Vascular Effects of Stress

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Science  06 May 2005:
Vol. 308, Issue 5723, pp. 761
DOI: 10.1126/science.308.5723.761b

Atherosclerotic plaques, which develop in response to a localized inflammatory response, occur at regions of disturbed blood flow. Fluid shear stress stimulates the binding of endothelial cell integrins to the subendothelial extracellular matrix (ECM), leading to activation of the nuclear factor-κB (NF-κB) signaling pathway and transcription of target genes. Noting that endothelial cells express multiple integrins that bind to matrix proteins and that inflammation promotes the deposition of fibronectin and fibrinogen into the subendothelial ECM, Orr et al. found that changes in subendothelial matrix composition and activation of NF-κB target genes occurred at regions of disturbed flow in vivo before other atherosclerotic changes and were most pronounced in atherosclerosis-prone mice fed a high-fat diet. Fluid shear stress promoted phosphorylation and translocation to the nucleus of NF-κB in bovine aortic endothelial cells cultured on fibrinogen or fibronectin. In contrast, shear stress, acting through integrin α2β1, promoted activation of the p38 protein kinase in cells grown on collagen, leading to reduced NF-κB activation. Intriguingly, NF-κB activation in cells grown on fibronectin could be blocked by treatment with a peptide that alters matrix structure and stimulates p38, suggesting that modification of the ECM with external factors (and localized activation of p38 at integrin adhesion sites) could provide a novel approach to treating atherosclerosis. — EMA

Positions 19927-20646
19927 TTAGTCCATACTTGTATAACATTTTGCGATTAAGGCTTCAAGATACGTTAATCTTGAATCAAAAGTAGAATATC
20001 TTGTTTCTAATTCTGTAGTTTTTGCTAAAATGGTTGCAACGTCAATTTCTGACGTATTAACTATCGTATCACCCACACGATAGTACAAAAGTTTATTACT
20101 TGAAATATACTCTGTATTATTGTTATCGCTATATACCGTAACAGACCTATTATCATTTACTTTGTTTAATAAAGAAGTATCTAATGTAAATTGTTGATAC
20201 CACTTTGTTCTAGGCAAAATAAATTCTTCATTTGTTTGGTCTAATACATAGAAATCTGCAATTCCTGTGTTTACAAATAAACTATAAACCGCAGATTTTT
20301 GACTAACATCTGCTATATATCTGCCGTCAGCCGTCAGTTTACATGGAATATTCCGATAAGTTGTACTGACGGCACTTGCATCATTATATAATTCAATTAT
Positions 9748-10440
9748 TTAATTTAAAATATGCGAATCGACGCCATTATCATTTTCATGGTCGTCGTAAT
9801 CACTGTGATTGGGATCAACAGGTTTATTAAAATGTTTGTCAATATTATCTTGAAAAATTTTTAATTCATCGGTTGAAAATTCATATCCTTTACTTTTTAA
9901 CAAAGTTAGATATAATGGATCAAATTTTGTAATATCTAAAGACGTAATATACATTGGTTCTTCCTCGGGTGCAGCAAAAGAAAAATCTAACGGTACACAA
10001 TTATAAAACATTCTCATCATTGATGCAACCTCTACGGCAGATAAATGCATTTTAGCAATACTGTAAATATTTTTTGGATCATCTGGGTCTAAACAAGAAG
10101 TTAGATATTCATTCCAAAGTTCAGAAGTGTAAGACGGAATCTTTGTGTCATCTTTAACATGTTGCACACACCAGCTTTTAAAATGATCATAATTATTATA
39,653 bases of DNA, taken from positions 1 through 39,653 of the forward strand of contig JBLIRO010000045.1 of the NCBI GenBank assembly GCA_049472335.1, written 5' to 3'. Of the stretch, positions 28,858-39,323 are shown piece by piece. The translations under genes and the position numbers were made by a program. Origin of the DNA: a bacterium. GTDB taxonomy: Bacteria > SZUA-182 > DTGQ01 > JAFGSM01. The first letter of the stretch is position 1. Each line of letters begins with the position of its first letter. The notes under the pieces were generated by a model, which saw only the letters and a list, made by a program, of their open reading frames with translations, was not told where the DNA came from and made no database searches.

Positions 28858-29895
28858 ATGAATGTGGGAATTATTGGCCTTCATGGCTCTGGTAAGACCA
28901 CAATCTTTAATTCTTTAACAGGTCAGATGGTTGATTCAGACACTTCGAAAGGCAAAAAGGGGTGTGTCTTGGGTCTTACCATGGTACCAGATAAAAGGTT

J. Cell Biol. 169, 191 (2005).

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